At this point the lashing bar slipped out from the container socket and fell vertically down onto his right foot. The bottom end of the lashing bar cut through the safety footwear and injured his foot.
The chief officer (C/O), along with the BSN, arrived at the location and carried AB1 into the accommodation. The master informed the local agent of the accident and requested for emergency medical assistance, while the crew tried to stop the bleeding.
The agent, along with the local port authorities and a medical team, arrived on board. The medical team immediately transferred AB1 to a hospital ashore where he underwent surgery with one toe being amputated. Two days after the surgery the injured AB was discharged from the hospital and repatriated.
Further details about the incident and the lessons learned are provided in the summary of the case study.
In addition, a presentation and reflective learning form have been prepared based on the incident as suggested training materials. These can be used by Members or their crew in any way they see fit to encourage reflection and gain the maximum learning from this incident: to consider why the incident happened; “what it means to me”, and to then relate the identified learning points to one’s own personal situation.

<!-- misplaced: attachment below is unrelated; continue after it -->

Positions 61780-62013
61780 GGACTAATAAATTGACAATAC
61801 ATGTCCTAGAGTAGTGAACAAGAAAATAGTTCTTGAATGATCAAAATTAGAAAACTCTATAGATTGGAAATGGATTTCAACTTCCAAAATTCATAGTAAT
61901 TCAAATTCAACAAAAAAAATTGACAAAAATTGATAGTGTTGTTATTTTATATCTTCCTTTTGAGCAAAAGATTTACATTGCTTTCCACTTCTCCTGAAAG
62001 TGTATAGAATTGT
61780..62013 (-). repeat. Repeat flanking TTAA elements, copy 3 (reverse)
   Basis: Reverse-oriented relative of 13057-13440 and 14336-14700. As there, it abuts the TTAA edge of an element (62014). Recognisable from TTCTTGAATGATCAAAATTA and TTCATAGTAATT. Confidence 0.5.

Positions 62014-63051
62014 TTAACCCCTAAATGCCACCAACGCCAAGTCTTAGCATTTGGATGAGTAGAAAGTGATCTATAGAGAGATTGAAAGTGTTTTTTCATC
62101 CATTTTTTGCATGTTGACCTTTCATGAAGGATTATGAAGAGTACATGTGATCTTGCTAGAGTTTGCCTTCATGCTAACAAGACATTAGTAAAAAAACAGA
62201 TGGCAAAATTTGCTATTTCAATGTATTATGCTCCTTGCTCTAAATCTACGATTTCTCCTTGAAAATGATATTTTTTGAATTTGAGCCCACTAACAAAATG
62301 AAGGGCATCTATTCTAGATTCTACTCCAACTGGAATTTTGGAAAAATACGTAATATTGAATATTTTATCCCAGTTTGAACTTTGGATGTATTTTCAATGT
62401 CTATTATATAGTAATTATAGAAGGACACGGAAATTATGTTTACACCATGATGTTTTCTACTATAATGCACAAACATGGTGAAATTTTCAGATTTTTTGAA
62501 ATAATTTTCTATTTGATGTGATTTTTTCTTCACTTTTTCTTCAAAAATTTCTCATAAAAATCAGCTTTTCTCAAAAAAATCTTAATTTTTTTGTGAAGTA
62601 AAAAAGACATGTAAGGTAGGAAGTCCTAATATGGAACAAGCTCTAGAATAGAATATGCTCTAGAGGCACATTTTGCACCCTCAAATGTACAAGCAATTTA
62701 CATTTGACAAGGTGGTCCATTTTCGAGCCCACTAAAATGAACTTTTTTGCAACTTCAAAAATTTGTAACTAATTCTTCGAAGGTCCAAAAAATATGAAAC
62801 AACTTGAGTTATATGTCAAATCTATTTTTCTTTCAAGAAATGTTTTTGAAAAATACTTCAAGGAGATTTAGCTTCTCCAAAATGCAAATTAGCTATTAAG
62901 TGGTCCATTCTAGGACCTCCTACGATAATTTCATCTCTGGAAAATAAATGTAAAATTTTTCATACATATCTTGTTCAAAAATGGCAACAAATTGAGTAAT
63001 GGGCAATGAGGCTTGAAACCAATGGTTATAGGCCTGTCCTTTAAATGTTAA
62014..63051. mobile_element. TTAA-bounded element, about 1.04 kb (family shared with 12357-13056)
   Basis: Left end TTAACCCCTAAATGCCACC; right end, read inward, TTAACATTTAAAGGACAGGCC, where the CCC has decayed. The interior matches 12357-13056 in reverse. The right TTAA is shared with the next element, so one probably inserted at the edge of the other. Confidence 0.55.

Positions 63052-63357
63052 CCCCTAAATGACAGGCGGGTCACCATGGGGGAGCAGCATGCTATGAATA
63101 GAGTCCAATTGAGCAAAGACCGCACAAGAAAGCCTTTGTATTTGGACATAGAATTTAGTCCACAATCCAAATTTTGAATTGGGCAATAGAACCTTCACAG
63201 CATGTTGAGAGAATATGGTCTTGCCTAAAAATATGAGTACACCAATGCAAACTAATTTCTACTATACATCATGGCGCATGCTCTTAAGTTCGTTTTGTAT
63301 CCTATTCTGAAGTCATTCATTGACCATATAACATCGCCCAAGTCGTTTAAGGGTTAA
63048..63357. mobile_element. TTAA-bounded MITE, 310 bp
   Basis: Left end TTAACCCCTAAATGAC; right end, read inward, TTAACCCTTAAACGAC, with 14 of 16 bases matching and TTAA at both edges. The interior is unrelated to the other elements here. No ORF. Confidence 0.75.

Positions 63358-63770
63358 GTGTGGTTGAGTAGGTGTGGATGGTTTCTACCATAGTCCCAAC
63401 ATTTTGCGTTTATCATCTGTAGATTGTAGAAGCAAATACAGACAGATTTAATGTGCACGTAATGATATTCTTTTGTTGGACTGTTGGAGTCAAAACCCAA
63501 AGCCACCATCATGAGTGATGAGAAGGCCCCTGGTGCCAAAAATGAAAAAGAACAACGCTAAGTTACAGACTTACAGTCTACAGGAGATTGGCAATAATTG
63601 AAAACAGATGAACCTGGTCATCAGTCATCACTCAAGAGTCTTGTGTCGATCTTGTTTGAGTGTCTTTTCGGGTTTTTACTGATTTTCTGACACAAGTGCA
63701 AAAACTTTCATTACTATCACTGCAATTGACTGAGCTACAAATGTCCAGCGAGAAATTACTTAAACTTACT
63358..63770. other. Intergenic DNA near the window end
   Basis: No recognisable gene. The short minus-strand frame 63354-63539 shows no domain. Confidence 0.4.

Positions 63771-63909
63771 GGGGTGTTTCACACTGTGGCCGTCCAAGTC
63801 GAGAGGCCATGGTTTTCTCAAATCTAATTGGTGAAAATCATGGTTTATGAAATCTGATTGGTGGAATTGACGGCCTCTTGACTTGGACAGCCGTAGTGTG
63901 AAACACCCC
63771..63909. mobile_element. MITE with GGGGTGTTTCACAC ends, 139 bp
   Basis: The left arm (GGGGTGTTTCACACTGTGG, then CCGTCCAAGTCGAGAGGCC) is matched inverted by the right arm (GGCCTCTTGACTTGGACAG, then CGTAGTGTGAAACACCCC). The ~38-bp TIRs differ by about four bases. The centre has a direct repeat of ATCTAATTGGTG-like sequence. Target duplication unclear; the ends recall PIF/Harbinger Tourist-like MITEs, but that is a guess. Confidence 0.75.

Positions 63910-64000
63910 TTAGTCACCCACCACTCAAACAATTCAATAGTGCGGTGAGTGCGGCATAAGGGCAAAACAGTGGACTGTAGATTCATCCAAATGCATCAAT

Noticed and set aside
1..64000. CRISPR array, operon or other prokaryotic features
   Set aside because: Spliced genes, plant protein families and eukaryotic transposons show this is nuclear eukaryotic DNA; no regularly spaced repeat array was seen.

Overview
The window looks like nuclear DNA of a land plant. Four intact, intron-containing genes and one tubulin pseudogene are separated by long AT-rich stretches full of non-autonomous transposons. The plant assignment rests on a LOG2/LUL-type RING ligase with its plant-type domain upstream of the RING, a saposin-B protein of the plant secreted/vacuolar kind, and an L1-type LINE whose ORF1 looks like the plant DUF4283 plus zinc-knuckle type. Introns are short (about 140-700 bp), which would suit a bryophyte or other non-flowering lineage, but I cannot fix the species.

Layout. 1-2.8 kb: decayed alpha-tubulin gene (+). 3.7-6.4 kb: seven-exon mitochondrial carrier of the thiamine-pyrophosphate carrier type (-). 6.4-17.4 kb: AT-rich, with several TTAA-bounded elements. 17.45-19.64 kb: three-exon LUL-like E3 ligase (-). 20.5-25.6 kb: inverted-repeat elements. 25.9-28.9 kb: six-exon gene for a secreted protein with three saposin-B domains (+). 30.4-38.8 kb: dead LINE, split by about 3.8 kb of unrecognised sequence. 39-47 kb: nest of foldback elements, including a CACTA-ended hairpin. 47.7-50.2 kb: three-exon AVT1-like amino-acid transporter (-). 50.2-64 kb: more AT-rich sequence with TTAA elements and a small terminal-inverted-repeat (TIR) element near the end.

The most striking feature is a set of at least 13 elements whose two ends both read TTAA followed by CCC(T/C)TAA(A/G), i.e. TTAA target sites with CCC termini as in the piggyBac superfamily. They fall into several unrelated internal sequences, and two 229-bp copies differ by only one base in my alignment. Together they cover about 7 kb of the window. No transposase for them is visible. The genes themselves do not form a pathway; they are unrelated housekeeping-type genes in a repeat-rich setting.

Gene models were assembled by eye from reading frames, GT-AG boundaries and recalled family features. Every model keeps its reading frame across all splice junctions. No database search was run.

Finally, a Britannia commentary on the incident has been prepared which discusses the key points in more detail in order to help develop the reflective learning from the case study.
CASE STUDY MATERIAL
The following lessons learned have been identified. These are based on the information available in the investigation report and are not intended to apportion blame on the individuals or company involved:
- Risk control measures. The risk assessment available for the securing of containers required certain risk control measures to be put in place in order to minimise the associated risks. The investigation was of the view that some of these measures were not actually in place at the time of the incident.
- Correct application of PPE. The injured seafarer may have either worn his safety footwear improperly, or his foot slipped out at the time of the incident. Although he was wearing the right PPE and the correct size, the effectiveness of the safety shoes could have been compromised.